Even in the Assa Abloy-Spectrum challenge, where the judge said the DOJ rushed the decision to challenge the companies and didn’t give the parties an opportunity to fully explain the divestiture, the DOJ said the divestiture was better than previous, similar divestiture proposals it had rejected.

Assa Abloy, a Swedish manufacturing company, agreed to acquire the Hardware and Home Improvement division of Spectrum Brands in 2021. The DOJ filed a complaint to block the deal last September, arguing that the transaction would eliminate competition and lead to higher prices and lower quality for certain door lock mechanisms. Sarah Oxenham Allen, special counsel for state relations at the DOJ's antitrust division, said the agency could win more concessions from companies by taking them to court, even if it doesn’t manage to block a deal outright.

The final outcome was similar to the DOJ’s settlement in UnitedHealth-Change Healthcare in 2022, where the divestiture package that the parties litigated was much more robust than what they were offering the DOJ before they filed the complaint. Oxenham Allen said that “even though the DOJ lost that case, they got a better divestiture out of it by litigating.”

This year, the DOJ secured a clear victory when US District Judge Leo Sorokin issued a strongly worded decision in the agency’s favor when it challenged American Airlines’ Northeast Alliance partnership with JetBlue. The court opinion prompted JetBlue’s departure from its joint venture with American, though American has appealed the ruling against the alliance to the First Circuit.

Nevertheless, Sorokin subsequently rejected the DOJ’s request for a court order to forbid either JetBlue or American from participating in any future ventures that mirror their controversial alliance. He also refused to impose a prior-notice and waiting-period requirement for any joint venture between one of the merging parties and a rival airline that wasn’t involved in this case, contrary to the DOJ’s wishes, although he did institute such a condition for any subsequent business combination involving both JetBlue and American.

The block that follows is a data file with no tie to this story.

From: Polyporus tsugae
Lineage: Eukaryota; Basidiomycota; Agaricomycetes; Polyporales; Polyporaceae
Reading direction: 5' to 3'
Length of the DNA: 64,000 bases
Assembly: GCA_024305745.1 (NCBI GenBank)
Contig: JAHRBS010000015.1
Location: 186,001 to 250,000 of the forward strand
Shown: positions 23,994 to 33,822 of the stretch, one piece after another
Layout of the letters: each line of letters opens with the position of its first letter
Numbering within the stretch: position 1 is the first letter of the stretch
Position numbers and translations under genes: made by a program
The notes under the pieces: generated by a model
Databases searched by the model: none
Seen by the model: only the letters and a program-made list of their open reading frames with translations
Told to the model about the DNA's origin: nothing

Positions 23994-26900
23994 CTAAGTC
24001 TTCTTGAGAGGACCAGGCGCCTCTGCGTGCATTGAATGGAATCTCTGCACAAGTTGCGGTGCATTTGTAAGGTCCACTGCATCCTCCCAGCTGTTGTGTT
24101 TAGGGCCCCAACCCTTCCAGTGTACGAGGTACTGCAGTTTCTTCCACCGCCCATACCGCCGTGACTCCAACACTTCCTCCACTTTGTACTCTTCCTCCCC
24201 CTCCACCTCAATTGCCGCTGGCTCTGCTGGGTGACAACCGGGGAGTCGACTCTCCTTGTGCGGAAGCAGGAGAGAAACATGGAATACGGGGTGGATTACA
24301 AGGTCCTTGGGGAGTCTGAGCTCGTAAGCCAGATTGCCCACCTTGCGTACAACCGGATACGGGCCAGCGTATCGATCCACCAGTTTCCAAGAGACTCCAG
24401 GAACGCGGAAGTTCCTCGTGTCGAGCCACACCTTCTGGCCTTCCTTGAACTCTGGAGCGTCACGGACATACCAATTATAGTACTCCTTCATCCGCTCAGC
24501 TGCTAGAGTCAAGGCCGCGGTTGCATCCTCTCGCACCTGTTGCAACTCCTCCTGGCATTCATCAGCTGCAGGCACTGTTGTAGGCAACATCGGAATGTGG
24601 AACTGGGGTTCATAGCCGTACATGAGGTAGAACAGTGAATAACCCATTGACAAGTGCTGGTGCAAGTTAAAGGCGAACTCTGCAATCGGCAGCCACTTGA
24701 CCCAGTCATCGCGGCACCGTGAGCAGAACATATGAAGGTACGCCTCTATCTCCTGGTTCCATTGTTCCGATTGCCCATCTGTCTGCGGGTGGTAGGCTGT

This month, the FTC scored a major win in the Court of Appeals for the Fifth Circuit, when the court found that the agency carried its burden to show that the merger between Illumina and Grail is likely to substantially lessen competition. The decision finds that vertical deals can be challenged, which was a defining moment for merger policy in the US.


The agencies are also being effective in their goal of deterrence, with Khan and Kanter arguing that abandonments of allegedly anticompetitive M&A and companies declining to even propose questionable transactions are as important to enforcement as court victories. Several transactions were abandoned when faced with the risk of a challenge by the FTC or the DOJ.

Drugmaker Sanofi’s pipeline drug-licensing deal with Maze and John Muir Health’s hospital buyout of San Ramon Regional Medical Center were withdrawn after both healthcare transactions elicited FTC complaints. Dealmakers in both transactions criticized the agency’s decision to sue and its legal rationale in official statements, wherein they also lamented the costs of litigation.

Sanofi retracted its proposed licensing arrangement with Maze for an early-stage medicine for a life-threatening and rare degenerative genetic disorder— Pompe Disease — in response to a government lawsuit alleging a nascent competition theory of harm.

The block was also the agency’s first challenge of an unconsummated merger involving a Phase 1 pipeline drug, and it has advanced the FTC’s goals for stronger enforcement of early-stage pharmaceutical deals.